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From: Mateusz Loskot (mateusz_at_[hidden])
Date: 2020-03-04 12:12:19

On Wed, 4 Mar 2020 at 10:31, Joseph Van Riper via Boost
<boost_at_[hidden]> wrote:
> On Tue, Mar 3, 2020 at 8:50 PM Ruben Perez via Boost <boost_at_[hidden]> wrote:
> >
> > I have been writing an ASIO-based client for MySQL, trying to mimic what
> > Beast is to HTTP. It currently supports SQL queries and prepared
> > statements. It can be viewed here:
> >
> >
> >
> > Do you guys think this has the potential to be useful or become part of
> > Boost long term? Any feedback is very welcome.
> >
> Why just MySQL?
> I would take more interest in a library capable of supporting many database
> engines. Or, if not such a variety, at least target ODBC, as you can reach
> more engines through ODBC drivers.
> [...]
> For a boost library, I would hope it would not limit the developer to a single engine.
> This said, it would be interesting to see some sort of library become part
> of the standard library, and boost offers a track towards standardization.
> SQL databases are a time tested way to work with data, and I would
> certainly use a boost library capable of supporting the engines I use.

FYI, the RDB library is not a new topic on this list.
Since I've just got a large Americano, I will dig the archives below :)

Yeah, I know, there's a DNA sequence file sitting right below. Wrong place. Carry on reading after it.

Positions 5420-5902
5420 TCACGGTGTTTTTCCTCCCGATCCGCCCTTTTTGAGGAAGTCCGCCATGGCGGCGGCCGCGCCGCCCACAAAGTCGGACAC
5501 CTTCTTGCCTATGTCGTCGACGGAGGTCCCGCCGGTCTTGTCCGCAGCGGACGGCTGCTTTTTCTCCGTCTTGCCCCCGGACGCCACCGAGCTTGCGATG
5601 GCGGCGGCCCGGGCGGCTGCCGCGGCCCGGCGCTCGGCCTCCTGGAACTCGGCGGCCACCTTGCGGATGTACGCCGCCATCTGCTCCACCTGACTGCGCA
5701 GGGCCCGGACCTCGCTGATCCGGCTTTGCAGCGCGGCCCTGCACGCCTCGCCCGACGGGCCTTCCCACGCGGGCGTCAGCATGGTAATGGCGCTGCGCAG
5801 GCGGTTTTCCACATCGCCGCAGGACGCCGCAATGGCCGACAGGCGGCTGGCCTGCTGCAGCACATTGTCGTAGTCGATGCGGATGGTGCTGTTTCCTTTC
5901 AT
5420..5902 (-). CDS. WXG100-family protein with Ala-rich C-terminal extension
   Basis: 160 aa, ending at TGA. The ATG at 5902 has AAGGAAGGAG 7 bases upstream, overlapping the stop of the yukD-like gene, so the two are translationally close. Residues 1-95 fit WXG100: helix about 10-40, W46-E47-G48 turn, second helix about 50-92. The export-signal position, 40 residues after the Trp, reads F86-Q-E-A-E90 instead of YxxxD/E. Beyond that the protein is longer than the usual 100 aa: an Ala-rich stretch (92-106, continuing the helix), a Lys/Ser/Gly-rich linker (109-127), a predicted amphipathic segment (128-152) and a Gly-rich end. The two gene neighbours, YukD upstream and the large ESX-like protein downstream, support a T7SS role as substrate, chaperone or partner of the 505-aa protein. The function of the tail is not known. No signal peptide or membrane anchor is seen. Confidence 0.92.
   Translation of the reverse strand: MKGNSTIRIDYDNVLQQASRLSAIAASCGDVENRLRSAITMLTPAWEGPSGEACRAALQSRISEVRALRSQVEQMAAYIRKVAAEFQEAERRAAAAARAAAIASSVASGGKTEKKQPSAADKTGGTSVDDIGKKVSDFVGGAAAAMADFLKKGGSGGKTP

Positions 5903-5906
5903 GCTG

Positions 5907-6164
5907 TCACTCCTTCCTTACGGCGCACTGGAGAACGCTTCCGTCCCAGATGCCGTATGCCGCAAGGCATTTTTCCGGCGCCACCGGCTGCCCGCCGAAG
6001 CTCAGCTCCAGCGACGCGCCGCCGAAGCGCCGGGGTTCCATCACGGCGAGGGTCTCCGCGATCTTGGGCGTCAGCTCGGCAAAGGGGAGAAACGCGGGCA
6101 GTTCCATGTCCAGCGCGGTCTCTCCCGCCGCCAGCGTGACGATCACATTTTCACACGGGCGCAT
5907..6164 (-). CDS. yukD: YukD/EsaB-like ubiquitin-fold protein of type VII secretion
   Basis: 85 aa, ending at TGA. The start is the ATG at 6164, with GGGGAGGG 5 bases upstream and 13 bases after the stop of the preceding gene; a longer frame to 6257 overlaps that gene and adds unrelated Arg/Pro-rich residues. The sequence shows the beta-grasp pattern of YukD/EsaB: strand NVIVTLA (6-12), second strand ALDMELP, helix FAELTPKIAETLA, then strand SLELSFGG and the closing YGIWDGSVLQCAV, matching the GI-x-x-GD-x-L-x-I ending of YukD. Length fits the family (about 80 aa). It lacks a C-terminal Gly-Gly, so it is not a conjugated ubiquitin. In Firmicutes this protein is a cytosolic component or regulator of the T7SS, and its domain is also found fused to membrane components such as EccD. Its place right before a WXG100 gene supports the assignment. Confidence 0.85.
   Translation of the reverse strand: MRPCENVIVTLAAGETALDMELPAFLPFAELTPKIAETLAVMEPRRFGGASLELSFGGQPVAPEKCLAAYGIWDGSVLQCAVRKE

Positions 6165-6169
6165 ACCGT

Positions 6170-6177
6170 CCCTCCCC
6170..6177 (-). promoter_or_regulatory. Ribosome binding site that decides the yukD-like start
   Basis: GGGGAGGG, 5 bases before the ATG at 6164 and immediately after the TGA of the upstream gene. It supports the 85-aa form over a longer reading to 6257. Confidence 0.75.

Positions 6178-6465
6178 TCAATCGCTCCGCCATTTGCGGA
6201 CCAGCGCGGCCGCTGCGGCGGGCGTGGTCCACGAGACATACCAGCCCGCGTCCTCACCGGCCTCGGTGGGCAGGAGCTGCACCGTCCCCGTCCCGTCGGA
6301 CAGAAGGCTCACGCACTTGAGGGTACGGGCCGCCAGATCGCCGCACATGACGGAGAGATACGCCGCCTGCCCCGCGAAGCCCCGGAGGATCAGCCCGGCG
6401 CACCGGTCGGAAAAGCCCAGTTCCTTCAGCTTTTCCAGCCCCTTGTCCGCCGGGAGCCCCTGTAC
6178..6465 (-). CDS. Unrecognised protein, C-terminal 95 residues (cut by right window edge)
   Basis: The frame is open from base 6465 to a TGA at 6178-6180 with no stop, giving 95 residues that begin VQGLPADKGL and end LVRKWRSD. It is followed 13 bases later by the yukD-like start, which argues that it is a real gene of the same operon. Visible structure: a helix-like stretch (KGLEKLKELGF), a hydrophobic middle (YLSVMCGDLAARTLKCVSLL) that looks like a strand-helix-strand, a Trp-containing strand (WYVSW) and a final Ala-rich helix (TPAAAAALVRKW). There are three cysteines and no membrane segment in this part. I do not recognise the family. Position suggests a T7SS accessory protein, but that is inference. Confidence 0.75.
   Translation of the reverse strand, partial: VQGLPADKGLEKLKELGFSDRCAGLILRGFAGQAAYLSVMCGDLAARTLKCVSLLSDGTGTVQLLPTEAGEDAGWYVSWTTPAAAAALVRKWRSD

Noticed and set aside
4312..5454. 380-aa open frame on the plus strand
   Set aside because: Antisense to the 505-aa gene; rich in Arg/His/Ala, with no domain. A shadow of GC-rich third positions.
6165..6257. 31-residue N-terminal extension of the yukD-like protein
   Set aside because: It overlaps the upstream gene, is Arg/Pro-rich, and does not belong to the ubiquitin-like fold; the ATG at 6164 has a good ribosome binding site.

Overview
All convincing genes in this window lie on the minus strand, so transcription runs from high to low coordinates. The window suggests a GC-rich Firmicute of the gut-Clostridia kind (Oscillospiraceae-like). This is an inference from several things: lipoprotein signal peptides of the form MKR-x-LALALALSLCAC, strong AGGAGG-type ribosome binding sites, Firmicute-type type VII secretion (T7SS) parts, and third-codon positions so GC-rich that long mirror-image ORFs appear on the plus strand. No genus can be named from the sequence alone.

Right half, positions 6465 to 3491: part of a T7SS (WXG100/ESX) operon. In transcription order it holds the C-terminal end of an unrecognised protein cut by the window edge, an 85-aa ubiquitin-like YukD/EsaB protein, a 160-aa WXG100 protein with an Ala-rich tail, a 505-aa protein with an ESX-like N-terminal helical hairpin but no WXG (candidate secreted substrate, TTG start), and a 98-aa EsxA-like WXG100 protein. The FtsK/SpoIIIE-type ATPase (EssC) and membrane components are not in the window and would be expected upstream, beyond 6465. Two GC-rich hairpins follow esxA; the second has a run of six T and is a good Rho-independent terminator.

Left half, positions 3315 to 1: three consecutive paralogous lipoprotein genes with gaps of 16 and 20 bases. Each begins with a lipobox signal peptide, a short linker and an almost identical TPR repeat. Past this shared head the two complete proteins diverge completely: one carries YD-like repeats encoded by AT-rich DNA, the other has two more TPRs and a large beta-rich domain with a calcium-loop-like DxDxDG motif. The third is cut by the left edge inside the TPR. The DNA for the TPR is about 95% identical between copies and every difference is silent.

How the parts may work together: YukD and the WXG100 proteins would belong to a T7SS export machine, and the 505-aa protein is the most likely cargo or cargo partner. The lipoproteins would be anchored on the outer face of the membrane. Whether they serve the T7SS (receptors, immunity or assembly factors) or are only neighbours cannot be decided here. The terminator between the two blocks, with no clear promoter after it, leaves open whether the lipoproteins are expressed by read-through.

It's more than a decade old with first proposals arriving in 2004

During BoostCon 2009, the Library in Week initiative brainstormed
the idea of std::rdb where number of Boost community members
participated, see at the bottom of this page
There used to be a mailing list for std::rdb

In Sept 2009, Jean-Louis Leroy started arriving with some code for std::rdb,
see number of threads:

As library with its unique,
as for C+98/03, approach by Maciej Sobczak gained some
attention, it had been discussed in the context of std::rdb
and Boost number of times

In 2010, Roland Bock resurrected the topic
and arrived with a very interesting approach for C++11
As long time maintainer of the SOCI library, I had also discussed
possibilities to combine both approaches, run-time
and compile-time binding, there are some posts in the archives.
Roland presented sqlcpp11 on number of conferences in 2014
and 2015, you can find it on youtube.
There is also

Another longish iteration of RDB discussions happened around 2013
when Thomas Neumann proposed DBI paper:
and C++ ISO discussion groups on databases started!forum/databases

Each time the topic re-appeared, discussions were long and detailed,
but far from any consensus and authors would drop the idea of
submitting their libraries to Boost review. If you remember
CMake for/in Boost debates, the RDB had lots in common :)

I had been a maintainer of SOCI, a database abstraction library with
support for DB2, Firebird, MySQL, Oracle, ODBC, PostgreSQL, SQLite
for more than 10 years.

Development of such a library is very time consuming, and long-term
maintenance is even more time consuming, and often turns into a frustrating
and thankless job full of DevOps hurdles, a job impossible to perform well
without *multiple* *active* team members with DB backend specific exercise.
(e.g. ad-hoc contributors submitting GitHub PRs become eventually
more problematic than helpful).

Finally, everyone has an opinion on how to get it right.
It's just far from being as attractive as a year long gig to
get a compact utility into Boost.

Best regards,

Mateusz Loskot,

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